Stone Curlew (Burhinus oedicnemus): young chick (above), with anxious parents (below) The pair of Stone Curlews (Burhinus oedicnemus), featured in the previous post, were first detected on 22/03, and successfully photographed on 23/03 and 25/03. At least one, and often both birds were regularly observed in the same corner of the field for over two weeks, so it seemed likely that they were attempting to breed.Finally, on 15/04, I was treated to a brief glimpse of the recently-hatched chick and its two rather anxious parents.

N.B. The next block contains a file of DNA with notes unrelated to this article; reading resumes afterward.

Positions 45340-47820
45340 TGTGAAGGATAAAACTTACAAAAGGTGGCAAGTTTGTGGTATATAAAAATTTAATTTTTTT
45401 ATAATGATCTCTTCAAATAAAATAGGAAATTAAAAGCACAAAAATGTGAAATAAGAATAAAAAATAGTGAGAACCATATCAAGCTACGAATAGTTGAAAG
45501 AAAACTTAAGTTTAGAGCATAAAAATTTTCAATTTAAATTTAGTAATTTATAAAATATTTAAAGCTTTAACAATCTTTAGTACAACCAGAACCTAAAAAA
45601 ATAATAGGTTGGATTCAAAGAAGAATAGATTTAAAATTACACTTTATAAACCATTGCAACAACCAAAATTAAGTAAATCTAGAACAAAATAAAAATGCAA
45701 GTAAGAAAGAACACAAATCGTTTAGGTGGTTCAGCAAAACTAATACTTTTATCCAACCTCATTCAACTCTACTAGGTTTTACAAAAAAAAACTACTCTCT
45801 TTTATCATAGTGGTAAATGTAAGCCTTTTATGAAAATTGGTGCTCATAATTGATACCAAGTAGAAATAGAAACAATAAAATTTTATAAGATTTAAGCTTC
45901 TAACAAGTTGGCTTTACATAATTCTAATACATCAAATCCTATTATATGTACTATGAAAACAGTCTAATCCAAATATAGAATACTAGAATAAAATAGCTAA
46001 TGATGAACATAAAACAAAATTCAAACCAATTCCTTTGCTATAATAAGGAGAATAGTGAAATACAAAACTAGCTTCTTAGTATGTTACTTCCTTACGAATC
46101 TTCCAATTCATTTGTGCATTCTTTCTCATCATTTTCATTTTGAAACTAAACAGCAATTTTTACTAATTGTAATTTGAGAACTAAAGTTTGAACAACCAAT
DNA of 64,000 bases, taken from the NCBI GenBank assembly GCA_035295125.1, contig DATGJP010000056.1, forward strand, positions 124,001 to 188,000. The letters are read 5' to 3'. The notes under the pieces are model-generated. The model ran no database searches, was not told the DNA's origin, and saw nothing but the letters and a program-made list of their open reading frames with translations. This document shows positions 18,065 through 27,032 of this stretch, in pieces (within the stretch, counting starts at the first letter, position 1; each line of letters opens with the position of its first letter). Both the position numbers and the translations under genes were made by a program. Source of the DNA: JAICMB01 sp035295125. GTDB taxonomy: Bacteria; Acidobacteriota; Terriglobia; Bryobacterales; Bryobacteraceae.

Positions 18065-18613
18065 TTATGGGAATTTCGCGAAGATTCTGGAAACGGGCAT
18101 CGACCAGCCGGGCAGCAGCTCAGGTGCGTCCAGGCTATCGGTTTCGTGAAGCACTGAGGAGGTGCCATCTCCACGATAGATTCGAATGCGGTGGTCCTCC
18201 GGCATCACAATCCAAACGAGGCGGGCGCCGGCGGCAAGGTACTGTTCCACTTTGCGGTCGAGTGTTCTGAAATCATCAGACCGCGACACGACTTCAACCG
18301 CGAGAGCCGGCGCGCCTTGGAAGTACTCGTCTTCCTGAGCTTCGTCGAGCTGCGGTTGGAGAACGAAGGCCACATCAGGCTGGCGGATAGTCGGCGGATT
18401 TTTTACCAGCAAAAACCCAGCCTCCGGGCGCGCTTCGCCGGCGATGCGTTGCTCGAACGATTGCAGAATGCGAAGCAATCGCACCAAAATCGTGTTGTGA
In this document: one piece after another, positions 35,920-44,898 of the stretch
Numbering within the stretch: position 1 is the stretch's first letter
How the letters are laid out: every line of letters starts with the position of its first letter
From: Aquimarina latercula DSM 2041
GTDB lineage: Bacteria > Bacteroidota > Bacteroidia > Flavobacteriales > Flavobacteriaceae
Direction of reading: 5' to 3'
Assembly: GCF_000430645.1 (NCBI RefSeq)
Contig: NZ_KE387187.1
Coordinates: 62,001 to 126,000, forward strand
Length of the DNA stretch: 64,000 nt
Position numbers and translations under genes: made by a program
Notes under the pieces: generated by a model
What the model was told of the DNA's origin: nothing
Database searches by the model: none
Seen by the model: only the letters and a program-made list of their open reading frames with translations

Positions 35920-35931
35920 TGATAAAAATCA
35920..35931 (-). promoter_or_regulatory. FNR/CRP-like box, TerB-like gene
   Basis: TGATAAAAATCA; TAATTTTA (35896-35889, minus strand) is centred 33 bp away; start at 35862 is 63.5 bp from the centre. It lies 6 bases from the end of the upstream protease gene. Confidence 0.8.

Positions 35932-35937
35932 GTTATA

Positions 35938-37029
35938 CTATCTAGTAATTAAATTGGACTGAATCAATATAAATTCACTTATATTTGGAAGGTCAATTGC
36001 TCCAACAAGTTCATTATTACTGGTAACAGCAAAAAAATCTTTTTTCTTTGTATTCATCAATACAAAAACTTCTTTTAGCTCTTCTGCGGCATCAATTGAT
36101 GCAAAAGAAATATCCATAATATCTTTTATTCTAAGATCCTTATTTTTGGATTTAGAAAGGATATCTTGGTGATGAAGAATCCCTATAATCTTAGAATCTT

The two photographs above were taken from a well-concealed position behind a stone wall.
Since the first sighting, the young bird has been located by ear on a number of occasions at various points in the field, with one or other of the parent birds present in the vicinity. The chick itself is extremely difficult to spot in the lush grass between the Tagasaste (Chamaecytisus proliferus) bushes.
On the Western and Central Canary Islands, it is the distinctus subspecies which is found. According to "Shorebirds of the Northern Hemisphere" (Richard Chandler), in the nominate species: "the male has a more contrasting lower dark border to the white lesser-covert bar, and may have darker moustache and yellower legs than the female". The precocial young fly completely at 36-42 days.